Other tunings are more unusual and can be harder to distill down to essential shapes. One of the joys and mysteries of some tunings is that they are so ineffable that you just have to experiment and find sounds that work. It's a joy because it's a huge creativity booster. Some tunings create amazing new textures when you use shapes that are common in standard tuning.

Either way, learning covers will help you understand how an alternate tuning can be used, and will give you a baseline of chord and scale shapes to start from.


A lot of it comes down to your working knowledge of pitches and intervals. After all, chords are simply a collection of simple and compound intervals played simultaneously.

Typically speaking, alternate tunings are used to make a particular piece of music more pliable for the practitioner (player), such as using a capo for a song in a particular key, or tuning to Open G (Open D is another favorite of mine) to facilitate easier of use of a slide, say for country or blues. Other times, a particular tuning may just sound cool and fit what you have in your head musically, or, perhaps you just need three E's for Edward.

As far drills or exercises go, there are two you can try :

  • Start by applying the alternate tuning, and naming off the notes on each string. For instance, I know in standard tuning that an octave of any root note on the low E is always going to be two strings over and two frets up on the D string. However, in Drop D, that shifts to the fret parallel to your root note, since the low E is now effectively a low D (heh). This can give you a good mental mapping of what your fretboard looks like with the tuning in place.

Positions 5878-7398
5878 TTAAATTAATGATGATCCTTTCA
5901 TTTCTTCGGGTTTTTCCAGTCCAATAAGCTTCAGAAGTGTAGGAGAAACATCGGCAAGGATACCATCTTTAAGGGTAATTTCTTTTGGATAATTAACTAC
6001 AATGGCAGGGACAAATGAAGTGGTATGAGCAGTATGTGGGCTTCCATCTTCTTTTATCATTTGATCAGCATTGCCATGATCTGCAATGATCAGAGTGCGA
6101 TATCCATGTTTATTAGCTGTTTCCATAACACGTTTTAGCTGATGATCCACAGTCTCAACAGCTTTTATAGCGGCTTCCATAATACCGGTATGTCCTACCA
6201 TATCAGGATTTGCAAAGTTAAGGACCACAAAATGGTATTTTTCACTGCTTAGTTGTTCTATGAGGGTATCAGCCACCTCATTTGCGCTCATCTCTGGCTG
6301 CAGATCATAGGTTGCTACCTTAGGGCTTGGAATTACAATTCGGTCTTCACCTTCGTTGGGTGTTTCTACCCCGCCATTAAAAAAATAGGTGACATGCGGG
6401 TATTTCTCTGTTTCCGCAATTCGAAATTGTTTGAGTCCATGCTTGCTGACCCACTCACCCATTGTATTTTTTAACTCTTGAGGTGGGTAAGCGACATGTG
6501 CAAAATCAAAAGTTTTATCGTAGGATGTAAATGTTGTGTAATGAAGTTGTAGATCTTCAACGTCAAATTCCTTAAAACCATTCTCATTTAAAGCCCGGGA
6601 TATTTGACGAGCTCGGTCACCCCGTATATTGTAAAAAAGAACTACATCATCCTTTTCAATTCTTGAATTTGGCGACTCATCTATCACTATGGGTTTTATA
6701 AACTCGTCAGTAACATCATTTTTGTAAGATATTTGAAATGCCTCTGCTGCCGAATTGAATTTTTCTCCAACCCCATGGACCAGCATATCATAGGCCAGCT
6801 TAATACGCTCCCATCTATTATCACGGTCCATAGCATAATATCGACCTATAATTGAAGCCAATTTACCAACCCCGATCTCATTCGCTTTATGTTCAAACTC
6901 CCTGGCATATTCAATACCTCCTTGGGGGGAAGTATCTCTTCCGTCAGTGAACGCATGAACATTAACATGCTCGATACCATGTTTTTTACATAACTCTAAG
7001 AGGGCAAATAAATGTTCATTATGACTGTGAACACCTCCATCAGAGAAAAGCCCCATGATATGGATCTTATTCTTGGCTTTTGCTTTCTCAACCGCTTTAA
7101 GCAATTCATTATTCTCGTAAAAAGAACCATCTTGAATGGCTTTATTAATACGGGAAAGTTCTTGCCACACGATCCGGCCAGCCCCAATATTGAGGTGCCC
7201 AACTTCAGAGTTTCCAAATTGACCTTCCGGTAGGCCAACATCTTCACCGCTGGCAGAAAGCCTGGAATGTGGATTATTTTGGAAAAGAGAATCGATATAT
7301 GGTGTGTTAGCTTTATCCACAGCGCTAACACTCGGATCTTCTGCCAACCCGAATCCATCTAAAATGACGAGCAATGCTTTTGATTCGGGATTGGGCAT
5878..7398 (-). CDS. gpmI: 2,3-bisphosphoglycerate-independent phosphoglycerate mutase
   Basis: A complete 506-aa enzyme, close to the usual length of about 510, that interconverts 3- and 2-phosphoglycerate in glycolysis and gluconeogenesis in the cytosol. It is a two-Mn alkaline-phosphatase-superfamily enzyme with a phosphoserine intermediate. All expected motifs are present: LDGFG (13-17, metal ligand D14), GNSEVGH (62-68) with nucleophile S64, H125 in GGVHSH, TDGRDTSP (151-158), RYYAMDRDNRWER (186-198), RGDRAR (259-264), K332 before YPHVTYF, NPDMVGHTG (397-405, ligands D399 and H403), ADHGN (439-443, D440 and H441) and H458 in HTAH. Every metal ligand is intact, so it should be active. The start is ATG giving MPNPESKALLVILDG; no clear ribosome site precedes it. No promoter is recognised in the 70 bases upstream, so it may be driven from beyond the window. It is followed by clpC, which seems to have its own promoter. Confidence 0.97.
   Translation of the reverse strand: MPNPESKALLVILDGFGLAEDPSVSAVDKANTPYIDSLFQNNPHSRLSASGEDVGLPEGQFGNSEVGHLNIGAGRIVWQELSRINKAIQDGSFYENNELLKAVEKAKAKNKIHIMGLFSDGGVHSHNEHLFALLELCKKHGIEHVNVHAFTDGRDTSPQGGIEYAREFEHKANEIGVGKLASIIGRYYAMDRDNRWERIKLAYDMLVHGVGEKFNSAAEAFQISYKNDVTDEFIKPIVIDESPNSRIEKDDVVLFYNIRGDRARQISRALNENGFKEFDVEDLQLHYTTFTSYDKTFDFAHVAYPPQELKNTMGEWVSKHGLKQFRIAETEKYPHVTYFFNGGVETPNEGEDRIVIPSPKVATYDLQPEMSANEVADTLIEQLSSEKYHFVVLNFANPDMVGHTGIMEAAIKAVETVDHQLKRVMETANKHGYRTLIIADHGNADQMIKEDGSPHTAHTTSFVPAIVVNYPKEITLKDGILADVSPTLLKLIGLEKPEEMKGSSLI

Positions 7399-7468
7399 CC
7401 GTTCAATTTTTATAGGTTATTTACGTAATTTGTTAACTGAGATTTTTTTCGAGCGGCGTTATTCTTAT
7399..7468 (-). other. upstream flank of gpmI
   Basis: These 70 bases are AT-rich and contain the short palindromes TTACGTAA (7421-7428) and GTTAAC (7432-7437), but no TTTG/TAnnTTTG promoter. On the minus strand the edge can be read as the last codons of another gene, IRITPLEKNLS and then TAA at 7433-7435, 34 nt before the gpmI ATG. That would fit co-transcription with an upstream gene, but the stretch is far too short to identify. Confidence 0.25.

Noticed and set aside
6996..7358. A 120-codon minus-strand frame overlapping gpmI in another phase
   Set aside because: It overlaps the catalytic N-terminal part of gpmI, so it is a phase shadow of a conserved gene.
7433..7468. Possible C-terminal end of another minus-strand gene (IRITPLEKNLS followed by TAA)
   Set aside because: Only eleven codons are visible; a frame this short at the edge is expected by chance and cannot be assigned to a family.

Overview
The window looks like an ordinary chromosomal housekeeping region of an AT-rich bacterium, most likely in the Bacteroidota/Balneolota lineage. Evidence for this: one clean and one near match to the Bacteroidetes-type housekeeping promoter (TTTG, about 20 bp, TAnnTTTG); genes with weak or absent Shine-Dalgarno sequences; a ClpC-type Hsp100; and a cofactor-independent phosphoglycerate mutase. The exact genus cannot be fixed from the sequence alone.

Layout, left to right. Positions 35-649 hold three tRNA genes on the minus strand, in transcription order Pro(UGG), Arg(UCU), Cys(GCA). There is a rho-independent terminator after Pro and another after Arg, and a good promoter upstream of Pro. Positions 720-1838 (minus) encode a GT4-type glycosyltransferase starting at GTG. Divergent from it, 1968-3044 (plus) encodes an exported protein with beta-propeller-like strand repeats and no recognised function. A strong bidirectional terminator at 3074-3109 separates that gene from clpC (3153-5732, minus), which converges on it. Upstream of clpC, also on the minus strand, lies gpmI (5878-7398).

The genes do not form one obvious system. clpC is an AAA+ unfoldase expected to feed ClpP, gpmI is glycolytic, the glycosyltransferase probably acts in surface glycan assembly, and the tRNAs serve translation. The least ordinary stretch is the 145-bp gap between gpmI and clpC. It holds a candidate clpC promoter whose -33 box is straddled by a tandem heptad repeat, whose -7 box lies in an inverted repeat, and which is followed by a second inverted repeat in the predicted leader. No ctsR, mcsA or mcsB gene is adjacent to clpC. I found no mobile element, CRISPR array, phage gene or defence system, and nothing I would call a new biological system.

• Take a song you're familiar with, and attempt to play it in your new tuning. As long as the discrepancy isn't too large, you'll be able to see, hear, and mostly importantly feel what the limitations are. For example, the intro is now slightly more difficult to play due to an awkward picking pattern, but that silky lead in the middle is a lot easier to manage since you don't have to shift hand positions as much.

Pro Tip : Experimenting with alternate tunings is required when you're changing your strings!


Usually, you learn a new tuning because it has specific strengths compared to standard tuning - e.g. the ease of playing a particular set of chord or scale shapes, for example. So for me the natural order of learning the tuning is to learn those 'strengths' first (which are usually very easy - they're the reason you moved to the tuning in the first place, after all!) and then fill in the gaps with the other shapes that are different to standard tuning and might not be so easy.

When you're learning Drop D, which is just one string different, all you really need to do is remember to mind the bottom string. However, in the more general case of learning different shapes, the bottom line is that the specific 'muscle memory' of shapes you have from standard tuning doesn't carry over, so it may be better to learn each tuning a bit like a new instrument, rather than have too many expectations of being able to carry the patterns across.